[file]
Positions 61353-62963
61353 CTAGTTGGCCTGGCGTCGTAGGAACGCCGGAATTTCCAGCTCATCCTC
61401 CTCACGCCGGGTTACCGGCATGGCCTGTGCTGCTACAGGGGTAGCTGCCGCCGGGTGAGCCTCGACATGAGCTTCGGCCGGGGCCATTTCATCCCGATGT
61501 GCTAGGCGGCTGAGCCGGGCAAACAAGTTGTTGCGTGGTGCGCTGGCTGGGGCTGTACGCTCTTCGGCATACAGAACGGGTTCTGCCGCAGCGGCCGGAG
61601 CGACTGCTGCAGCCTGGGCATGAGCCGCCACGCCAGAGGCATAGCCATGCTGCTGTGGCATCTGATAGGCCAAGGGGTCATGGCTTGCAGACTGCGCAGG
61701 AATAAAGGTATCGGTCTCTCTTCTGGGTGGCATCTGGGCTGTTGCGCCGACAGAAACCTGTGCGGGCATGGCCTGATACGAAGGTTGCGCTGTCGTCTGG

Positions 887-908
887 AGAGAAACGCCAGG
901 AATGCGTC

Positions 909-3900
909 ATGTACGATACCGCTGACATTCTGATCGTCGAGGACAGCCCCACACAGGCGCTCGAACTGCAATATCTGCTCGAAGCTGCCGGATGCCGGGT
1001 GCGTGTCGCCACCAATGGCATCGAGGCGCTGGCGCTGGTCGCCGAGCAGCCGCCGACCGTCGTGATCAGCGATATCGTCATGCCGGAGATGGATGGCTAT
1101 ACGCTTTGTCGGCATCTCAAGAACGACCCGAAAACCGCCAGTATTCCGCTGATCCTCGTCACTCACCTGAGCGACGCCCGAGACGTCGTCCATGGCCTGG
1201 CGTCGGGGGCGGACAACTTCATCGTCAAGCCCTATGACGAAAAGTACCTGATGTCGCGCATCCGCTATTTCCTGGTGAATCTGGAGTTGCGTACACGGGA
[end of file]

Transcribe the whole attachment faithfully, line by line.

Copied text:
Positions 61353-62963
61353 CTAGTTGGCCTGGCGTCGTAGGAACGCCGGAATTTCCAGCTCATCCTC
61401 CTCACGCCGGGTTACCGGCATGGCCTGTGCTGCTACAGGGGTAGCTGCCGCCGGGTGAGCCTCGACATGAGCTTCGGCCGGGGCCATTTCATCCCGATGT
61501 GCTAGGCGGCTGAGCCGGGCAAACAAGTTGTTGCGTGGTGCGCTGGCTGGGGCTGTACGCTCTTCGGCATACAGAACGGGTTCTGCCGCAGCGGCCGGAG
61601 CGACTGCTGCAGCCTGGGCATGAGCCGCCACGCCAGAGGCATAGCCATGCTGCTGTGGCATCTGATAGGCCAAGGGGTCATGGCTTGCAGACTGCGCAGG
61701 AATAAAGGTATCGGTCTCTCTTCTGGGTGGCATCTGGGCTGTTGCGCCGACAGAAACCTGTGCGGGCATGGCCTGATACGAAGGTTGCGCTGTCGTCTGG

Positions 887-908
887 AGAGAAACGCCAGG
901 AATGCGTC

Positions 909-3900
909 ATGTACGATACCGCTGACATTCTGATCGTCGAGGACAGCCCCACACAGGCGCTCGAACTGCAATATCTGCTCGAAGCTGCCGGATGCCGGGT
1001 GCGTGTCGCCACCAATGGCATCGAGGCGCTGGCGCTGGTCGCCGAGCAGCCGCCGACCGTCGTGATCAGCGATATCGTCATGCCGGAGATGGATGGCTAT
1101 ACGCTTTGTCGGCATCTCAAGAACGACCCGAAAACCGCCAGTATTCCGCTGATCCTCGTCACTCACCTGAGCGACGCCCGAGACGTCGTCCATGGCCTGG
1201 CGTCGGGGGCGGACAACTTCATCGTCAAGCCCTATGACGAAAAGTACCTGATGTCGCGCATCCGCTATTTCCTGGTGAATCTGGAGTTGCGTACACGGGA